Even though I teach public speaking and make my living writing about communication, I didn’t give my girls the best start to be great public speakers. As a mother of two daughters, I sometimes fell prey to the belief that it was my job to be their mediator. To help translate between them and the world. So when a waiter would ask one of my girls what they wanted to drink, I would quickly jump in, “she’ll have milk.” Or when another adult asked my child how old she was, I’d say, “she’s 4.” Without knowing it, I had started a bad pattern of speaking for my children.

Perhaps you are a parent who has been communicating for your child. If so, you might be making the same mistake I did. You might be preventing them from learning some important early communication skills.

My Lightbulb Moment

It took help from my girls’ pediatrician helped me see the err of my ways. We were there for a routine checkup. One in which the doctor was asking my youngest all kinds of questions. What is your favorite vegetable? Does anyone smoke in your house? Does anything on your body hurt? I had been “helping” my daughter with her answers until the pediatrician turned to me and smiled.

She said, “I can see that you love your daughter and know a lot about her. Like a mom should. But it’s important that I get her answers to these questions. Why don’t we give her plenty of time to answer, and if she gets stuck, then you can jump in to help.” I nodded and smiled. But it was like a lightbulb had clicked on. I had been speaking for my child.

Turning the Corner

I had always taught my girls that we take turns talking just like we take turns with toys. Interrupting is one of my pet peeves. Especially because it’s one of the areas we see a big difference in gender communication. Research has shown that men interrupt women three times more often than women interrupt men. It’s a battle we are still fighting. But essentially, that’s what I had been doing. Interrupting my kids and taking their turn to talk. I had been robbing them of crucial moments to build their public speaking skills.

After that doctor’s visit, I course corrected. I used every opportunity to let my girls know their voice mattered. And to give them a chance to build confidence in what they had to say. They learned quickly that when someone asked them a question, mom wasn’t going to step in and speak for them any longer. Slowly, their confidence grew. And all the while, they were building important communication skills. Like turn taking, voice projection, eye contact, and more.

3 Tips for Giving Your Child a Head Start in Communication

If you are a parent, you have the ability to help your child develop communication skills that will benefit him or her greatly. Here are 3 easy ways to begin:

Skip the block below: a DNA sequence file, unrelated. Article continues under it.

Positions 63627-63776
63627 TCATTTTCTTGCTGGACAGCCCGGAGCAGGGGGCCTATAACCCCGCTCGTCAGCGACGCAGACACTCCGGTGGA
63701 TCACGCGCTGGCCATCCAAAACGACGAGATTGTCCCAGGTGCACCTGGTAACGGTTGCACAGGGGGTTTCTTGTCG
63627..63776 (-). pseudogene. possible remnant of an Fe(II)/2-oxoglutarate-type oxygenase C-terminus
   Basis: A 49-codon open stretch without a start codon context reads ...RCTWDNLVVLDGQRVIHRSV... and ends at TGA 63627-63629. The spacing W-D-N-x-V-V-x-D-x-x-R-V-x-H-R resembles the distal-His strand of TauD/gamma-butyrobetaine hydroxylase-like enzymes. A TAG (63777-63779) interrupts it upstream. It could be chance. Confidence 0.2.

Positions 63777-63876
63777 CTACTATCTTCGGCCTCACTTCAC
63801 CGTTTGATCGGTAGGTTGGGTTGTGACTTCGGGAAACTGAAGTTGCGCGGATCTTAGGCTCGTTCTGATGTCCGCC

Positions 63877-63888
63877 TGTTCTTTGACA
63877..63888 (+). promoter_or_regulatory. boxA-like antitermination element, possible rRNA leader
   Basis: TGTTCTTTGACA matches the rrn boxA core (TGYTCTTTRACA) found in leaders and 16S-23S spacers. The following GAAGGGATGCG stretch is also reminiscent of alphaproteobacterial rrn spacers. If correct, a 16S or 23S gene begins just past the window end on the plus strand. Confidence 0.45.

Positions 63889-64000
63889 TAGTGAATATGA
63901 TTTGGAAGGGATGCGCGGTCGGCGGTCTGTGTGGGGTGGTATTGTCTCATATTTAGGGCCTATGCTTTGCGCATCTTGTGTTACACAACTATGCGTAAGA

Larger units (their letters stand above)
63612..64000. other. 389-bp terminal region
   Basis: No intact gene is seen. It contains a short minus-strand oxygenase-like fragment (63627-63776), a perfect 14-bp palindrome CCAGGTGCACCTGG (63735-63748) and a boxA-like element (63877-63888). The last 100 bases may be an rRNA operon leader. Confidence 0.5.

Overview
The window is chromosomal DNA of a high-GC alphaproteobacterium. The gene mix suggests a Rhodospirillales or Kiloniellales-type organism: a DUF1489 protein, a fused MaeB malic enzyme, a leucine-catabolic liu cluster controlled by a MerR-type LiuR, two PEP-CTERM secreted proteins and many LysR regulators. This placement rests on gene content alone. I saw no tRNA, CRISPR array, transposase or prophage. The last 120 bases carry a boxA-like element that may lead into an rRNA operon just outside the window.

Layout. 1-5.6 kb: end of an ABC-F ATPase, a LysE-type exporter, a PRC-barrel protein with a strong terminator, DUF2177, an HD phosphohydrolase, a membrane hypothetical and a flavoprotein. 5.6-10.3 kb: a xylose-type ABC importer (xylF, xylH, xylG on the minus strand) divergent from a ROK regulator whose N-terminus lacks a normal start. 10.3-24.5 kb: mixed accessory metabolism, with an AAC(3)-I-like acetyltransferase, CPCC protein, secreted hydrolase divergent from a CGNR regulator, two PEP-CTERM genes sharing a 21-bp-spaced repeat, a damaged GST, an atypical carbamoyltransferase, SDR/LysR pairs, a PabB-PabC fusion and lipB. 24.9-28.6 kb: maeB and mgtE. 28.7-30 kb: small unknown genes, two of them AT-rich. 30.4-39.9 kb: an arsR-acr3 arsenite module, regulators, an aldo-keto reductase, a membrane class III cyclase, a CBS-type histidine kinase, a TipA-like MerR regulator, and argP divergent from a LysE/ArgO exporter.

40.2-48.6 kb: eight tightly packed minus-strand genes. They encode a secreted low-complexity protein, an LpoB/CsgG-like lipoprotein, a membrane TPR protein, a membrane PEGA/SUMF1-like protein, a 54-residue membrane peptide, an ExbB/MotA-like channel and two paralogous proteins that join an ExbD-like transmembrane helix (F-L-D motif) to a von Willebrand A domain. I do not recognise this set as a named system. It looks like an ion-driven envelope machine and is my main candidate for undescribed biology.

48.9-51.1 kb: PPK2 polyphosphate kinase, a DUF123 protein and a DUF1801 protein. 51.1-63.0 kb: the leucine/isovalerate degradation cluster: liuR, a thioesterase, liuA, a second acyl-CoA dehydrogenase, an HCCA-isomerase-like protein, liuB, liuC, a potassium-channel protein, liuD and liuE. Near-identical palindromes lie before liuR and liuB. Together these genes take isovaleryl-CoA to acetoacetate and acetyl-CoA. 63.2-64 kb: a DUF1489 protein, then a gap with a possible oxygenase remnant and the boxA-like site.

1. Ask your child questions. When you give your child the chance to voice his opinions, it helps him build confidence in what he has to say. When your child responds, listen intently. This communicates that his voice matters and that he is worthy of your attention and time.

2. Let your child speak for herself. This is especially important when your child is interacting with other adults. Because there is a societal imbalance of power between adults and children, responding to adults can be intimidating for some children. It mimics the nervousness we might feel when we have to give a presentation or a speech. That’s why it’s important for your child to learn from an early age that she can overcome this fear.

3. Take turns telling stories. The power to craft and deliver a great narrative will serve your child well. Kristin A. Meekhof is an author and licensed social worker who spent time collecting stories of Holocaust victims. Her work proves that the narrative is more powerful than we often realize. She says, “we connect with others because of our stories.” When you sit down at the dinner table, ask everyone to tell one story from his or her day. This builds both valuable communication skills and family bonds. Just by telling stories, your children will be learning to organize information chronologically, verbalize emotions, use vocal pitch and body language to enhance delivery, and to listen to others.

You can give your children a jump start on public speaking confidence. Learn from my early mistakes. We can help raise up a next generation who doesn’t fear public speaking but who has confidence in what needs to be said and in their ability to say it.

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